Docusign Stock Surged 200% in 2020 -- Is It a Buy for 2021?

With just days remaining until 2021, shares of DocuSign (NASDAQ: DOCU) are up over 200% on the year, boosting the stock's total return to 480% since its early 2018 IPO. That impressive performance could be far from over, though.

DocuSign is a big company now, with a market cap currently hovering just below $43 billion, but the e-signature leader is picking up lots of new customers and finding new applications for its technology. Don't write off this software stock because of last year's run-up.

A one-time pandemic bump?

DocuSign's business is simple to understand: It pioneered the e-signature, and it is now responsible for the automation of agreements and digital transactions for some 820,000 paying customers globally, with millions of users.

With the world suddenly shoved further into the digital realm thanks to COVID-19, it's no surprise DocuSign had a big year. Many organizations caught dragging their feet on "digital transformation" had to scramble to keep their operations rolling when the lockdown started in spring 2020. For DocuSign, the result was a surge in activity for its software-as-a-service (SaaS) subscription business during fiscal 2021 (the 12-month period that will end Jan. 31, 2021).

Two people pictured off screen signing using a tablet.

Image source: Getty Images.

To be fair, DocuSign was growing fast even before the pandemic. But this bump in sales without a commensurate boost in marketing spending has been a boon for the company. Revenue growth accelerated, and free cash flow (revenue minus cash operating expenses and capital expenditures) grew at an even faster rate.



Revenue Growth (YOY)

Free Cash Flow

FCF Growth (YOY)

Fiscal 2020

$974 million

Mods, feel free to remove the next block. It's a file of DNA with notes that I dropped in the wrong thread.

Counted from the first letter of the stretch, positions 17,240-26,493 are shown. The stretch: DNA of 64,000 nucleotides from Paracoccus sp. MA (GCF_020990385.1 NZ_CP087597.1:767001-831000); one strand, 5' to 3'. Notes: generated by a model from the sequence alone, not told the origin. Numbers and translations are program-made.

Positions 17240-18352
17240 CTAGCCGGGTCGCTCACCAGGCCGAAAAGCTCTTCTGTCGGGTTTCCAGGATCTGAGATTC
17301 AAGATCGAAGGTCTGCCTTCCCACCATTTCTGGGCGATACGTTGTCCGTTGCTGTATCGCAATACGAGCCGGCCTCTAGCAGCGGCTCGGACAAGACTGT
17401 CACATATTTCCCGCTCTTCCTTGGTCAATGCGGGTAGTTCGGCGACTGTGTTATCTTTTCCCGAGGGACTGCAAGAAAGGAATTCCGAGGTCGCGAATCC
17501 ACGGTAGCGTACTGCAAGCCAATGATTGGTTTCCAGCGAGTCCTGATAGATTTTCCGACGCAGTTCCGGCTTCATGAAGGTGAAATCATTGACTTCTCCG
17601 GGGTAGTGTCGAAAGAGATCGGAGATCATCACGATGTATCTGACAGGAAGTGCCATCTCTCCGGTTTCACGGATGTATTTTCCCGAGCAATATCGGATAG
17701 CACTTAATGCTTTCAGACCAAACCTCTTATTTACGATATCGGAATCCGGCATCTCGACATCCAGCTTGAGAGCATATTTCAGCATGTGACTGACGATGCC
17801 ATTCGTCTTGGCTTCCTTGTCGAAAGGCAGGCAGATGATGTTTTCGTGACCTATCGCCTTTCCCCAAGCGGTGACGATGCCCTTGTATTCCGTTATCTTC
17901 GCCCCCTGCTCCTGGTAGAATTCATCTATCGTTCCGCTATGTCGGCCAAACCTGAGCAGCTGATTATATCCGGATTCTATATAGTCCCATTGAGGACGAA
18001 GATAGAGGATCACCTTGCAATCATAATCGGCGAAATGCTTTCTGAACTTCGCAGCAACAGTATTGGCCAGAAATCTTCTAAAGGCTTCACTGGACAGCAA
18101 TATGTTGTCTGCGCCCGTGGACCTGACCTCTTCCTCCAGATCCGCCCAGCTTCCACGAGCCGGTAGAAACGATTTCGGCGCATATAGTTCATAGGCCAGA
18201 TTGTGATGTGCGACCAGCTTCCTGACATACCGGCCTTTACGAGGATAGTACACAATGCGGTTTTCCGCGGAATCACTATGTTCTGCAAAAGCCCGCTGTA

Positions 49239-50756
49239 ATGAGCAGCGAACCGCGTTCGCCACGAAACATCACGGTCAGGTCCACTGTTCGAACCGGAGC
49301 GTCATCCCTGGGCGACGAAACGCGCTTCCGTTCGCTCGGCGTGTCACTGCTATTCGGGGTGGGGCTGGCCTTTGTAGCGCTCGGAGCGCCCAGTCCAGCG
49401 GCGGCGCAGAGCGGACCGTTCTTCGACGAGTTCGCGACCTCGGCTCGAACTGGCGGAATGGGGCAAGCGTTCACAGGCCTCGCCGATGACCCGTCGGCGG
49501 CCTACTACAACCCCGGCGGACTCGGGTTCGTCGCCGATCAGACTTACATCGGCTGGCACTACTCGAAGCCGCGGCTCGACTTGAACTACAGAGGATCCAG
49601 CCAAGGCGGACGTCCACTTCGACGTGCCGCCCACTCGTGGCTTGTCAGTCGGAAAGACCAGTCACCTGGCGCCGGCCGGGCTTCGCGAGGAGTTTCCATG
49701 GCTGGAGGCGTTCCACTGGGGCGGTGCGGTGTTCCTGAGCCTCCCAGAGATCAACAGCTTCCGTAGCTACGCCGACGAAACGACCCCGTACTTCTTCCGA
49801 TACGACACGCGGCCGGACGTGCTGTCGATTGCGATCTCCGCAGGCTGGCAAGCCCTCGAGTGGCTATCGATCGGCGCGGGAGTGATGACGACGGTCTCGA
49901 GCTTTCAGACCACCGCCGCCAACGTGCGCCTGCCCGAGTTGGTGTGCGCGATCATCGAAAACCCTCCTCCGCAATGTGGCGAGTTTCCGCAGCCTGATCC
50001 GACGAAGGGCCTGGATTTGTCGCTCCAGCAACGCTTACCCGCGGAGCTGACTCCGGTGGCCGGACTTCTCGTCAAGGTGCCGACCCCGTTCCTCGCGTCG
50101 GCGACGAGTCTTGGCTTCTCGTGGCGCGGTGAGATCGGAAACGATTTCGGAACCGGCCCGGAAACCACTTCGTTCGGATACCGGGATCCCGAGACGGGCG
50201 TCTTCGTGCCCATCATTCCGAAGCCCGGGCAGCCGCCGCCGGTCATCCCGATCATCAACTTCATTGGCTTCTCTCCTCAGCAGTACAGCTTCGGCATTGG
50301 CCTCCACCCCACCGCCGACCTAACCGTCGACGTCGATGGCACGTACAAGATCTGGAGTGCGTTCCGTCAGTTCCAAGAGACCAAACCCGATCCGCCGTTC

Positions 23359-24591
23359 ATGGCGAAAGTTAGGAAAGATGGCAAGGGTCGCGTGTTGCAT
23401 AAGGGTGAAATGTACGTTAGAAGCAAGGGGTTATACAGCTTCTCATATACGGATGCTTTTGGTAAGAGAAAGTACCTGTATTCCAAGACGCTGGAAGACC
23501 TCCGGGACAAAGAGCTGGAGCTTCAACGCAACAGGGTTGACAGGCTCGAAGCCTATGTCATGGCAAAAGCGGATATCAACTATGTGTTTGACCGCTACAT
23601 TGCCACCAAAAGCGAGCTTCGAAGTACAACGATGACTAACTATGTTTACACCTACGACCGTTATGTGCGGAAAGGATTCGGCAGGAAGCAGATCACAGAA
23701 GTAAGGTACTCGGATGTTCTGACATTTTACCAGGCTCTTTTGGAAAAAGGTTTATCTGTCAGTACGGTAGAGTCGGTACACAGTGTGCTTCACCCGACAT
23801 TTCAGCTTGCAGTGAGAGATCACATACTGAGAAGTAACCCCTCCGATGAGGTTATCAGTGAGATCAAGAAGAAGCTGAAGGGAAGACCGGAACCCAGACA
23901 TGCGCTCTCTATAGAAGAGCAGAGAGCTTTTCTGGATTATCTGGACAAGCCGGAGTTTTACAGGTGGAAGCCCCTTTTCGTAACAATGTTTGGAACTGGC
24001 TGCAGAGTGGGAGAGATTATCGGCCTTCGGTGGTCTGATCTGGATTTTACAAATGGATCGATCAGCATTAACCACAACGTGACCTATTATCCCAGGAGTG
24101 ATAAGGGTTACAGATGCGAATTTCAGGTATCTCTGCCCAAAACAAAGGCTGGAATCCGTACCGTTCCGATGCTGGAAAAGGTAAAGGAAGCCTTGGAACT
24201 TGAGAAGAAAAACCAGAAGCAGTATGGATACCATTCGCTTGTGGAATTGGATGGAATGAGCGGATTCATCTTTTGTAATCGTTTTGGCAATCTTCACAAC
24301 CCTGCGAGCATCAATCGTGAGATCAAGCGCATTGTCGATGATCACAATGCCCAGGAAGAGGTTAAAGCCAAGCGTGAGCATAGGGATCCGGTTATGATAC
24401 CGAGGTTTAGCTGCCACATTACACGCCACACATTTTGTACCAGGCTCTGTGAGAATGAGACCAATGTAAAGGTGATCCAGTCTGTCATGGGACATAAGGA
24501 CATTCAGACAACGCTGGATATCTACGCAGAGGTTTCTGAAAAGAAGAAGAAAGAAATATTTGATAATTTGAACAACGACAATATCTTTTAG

$28.2 million


Q1 2021

$297 million


$32.8 million


Q2 2021

$342 million


$99.8 million


Q3 2021

$383 million


$38.1 million


YOY = year over year. Data source: DocuSign.

DocuSign has a couple more quarters before it starts to lap its pandemic-fueled performance, and there is (warranted) concern that growth will moderate dramatically once that happens. However, the result of the recent increase in revenue means DocuSign has more customers than ever and plenty of cash to further its expansion. As of the end of October 2020, the company reported cash and equivalents of $599 million and long-term investments of $76.8 million, offset by convertible debt of just $486 million.

Don't sweat the premium on this new office staple

Given its recent performance, it's no wonder DocuSign trades for a hefty 32 times trailing 12-month sales. And since most cash generated is plowed back into marketing and other expansion efforts, valuing this company using free cash flow or some other profitability metric isn't particularly useful either. Is it worth the premium?

I'm assuming DocuSign's growth rate will slow substantially next year, so this isn't my favorite SaaS stock at the moment. But for investors looking beyond 2021, there are ample reasons to be excited about this company. E-signatures can be applied to plenty more use cases in the ongoing war against paper -- like notary services, which DocuSign expanded on this year with the acquisition of small notary technology firm Liveoak. DocuSign is also an early adopter of blockchain (the technology behind cryptocurrencies like bitcoin), securing digital documents and signers using digitally stored credentials. This development alone could open the door to plenty of other applications involving e-commerce, digital payments, banking, and work contracts.

Put another way, DocuSign is an "expensive" stock, but for good reason. It was an early pioneer of e-signatures and remains at the forefront of a growing "digital agreements" industry. The ride could get bumpy next year as the company starts to lap the bump it got from the COVID-19 pandemic, but the future still looks promising. For investors interested in holding for the long-term (no less than a few years), this remains a good buy in 2021.

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Nicholas Rossolillo has no position in any of the stocks or cryptocurrencies mentioned. His clients may own shares of the companies or cryptocurrencies mentioned. The Motley Fool has no position in any cryptocurrencies mentioned. The Motley Fool owns shares of and recommends DocuSign. The Motley Fool has a disclosure policy.

The views and opinions expressed herein are the views and opinions of the author and do not necessarily reflect those of Nasdaq, Inc.


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